25. 25.

    Choi HO, Song JM, Shim TS, Kim SH, Jung IH, Kang DH, Song JK. Prognostic value of initial echocardiographic features in patients with tuberculous pericarditis. Korean Circ J. 2010;40(8):377–86.

  26. 26.

    Alvarez-Uria G, Midde M, Pakam R, Naik PK. Diagnostic and prognostic value of serum albumin for tuberculosis in HIV infected patients eligible for antiretroviral therapy: data from an HIV cohort study in India. Bioimpacts. 2013;3(3):123–8.

  27. 27.

    Blake J, Berman P. The use of adenosine deaminase assays in the diagnosis of tuberculosis. S Afr Med J. 1982;62(1):19–21.

  28. 28.

    Tuon FF, Silva VI, Almeida GM, Antonangelo L, Ho YL. The usefulness of adenosine deaminase in the diagnosis of tuberculous pericarditis. Rev Inst Med Trop Sao Paulo. 2007;49(3):165–70.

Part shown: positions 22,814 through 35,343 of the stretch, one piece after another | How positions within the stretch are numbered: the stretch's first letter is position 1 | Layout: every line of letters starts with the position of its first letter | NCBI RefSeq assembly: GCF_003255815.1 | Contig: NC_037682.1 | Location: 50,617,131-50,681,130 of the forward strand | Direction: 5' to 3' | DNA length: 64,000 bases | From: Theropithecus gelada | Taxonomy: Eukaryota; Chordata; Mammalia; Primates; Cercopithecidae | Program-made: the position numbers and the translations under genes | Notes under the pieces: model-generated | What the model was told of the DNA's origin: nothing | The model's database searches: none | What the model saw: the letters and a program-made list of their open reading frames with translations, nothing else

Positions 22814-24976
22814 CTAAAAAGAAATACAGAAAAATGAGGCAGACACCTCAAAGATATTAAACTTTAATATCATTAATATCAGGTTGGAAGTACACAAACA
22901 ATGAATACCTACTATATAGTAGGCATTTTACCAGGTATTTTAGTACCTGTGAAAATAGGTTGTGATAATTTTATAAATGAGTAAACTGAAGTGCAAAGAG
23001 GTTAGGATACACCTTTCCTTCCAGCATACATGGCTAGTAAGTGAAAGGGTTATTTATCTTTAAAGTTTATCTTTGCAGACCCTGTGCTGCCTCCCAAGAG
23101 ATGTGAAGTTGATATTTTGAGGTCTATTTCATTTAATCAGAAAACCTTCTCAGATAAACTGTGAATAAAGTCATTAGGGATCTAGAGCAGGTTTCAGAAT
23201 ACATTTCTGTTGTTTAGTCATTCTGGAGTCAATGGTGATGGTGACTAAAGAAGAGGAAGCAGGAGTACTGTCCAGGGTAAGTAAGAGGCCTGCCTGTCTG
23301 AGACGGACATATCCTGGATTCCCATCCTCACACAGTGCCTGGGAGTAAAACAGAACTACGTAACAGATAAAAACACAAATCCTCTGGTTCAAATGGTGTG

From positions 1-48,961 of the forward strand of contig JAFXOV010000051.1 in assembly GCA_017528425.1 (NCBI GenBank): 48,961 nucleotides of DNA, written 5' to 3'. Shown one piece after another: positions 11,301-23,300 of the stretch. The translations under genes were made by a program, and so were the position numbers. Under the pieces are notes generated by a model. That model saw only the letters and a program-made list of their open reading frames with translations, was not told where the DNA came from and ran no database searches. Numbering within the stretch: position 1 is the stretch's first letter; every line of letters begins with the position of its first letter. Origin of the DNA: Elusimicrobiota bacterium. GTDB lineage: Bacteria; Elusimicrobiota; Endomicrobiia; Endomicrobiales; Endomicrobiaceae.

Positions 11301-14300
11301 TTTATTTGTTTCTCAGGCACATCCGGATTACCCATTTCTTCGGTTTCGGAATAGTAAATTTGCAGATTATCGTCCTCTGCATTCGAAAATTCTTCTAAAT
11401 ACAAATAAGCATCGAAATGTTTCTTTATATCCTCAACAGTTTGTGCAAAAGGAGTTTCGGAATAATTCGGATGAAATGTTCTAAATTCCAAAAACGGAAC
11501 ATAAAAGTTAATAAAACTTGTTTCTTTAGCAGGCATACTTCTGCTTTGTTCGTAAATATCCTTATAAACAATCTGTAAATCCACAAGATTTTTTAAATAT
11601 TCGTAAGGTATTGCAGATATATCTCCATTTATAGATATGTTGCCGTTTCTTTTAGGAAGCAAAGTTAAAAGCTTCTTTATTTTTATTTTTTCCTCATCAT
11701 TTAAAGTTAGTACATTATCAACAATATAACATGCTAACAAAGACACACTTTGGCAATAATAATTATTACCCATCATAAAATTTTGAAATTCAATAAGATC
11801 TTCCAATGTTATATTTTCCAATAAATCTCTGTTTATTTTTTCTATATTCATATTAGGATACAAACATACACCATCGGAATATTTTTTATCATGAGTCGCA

29. 29.

    Farhat M, Greenaway C, Pai M, Menzies D. False-positive tuberculin skin tests: what is the absolute effect of BCG and non-tuberculous mycobacteria? Int J Tuberc Lung Dis. 2006;10(11):1192–204.

  30. 30.

    Burgess LJ, Reuter H, Carstens ME, Taljaard JJ, Doubell AF. The use of adenosine deaminase and interferon-gamma as diagnostic tools for tuberculous pericarditis. Chest. 2002;122(3):900–5.

  31. 31.

    Long R, Younes M, Patton N, Hershfield E. Tuberculous pericarditis: long-term outcome in patients who received medical therapy alone. Am Heart J. 1989;117(5):1133–9.

  32. 32.

    Small PM, Fujiwara PI. Management of tuberculosis in the United States. N Engl J Med. 2001;345(3):189–200.

  33. 33.

    Combs DL, O’Brien RJ, Geiter LJ. USPHS tuberculosis short-course chemotherapy trial 21: effectiveness, toxicity, and acceptability. The report of final results. Ann Intern Med. 1990;112(6):397–406.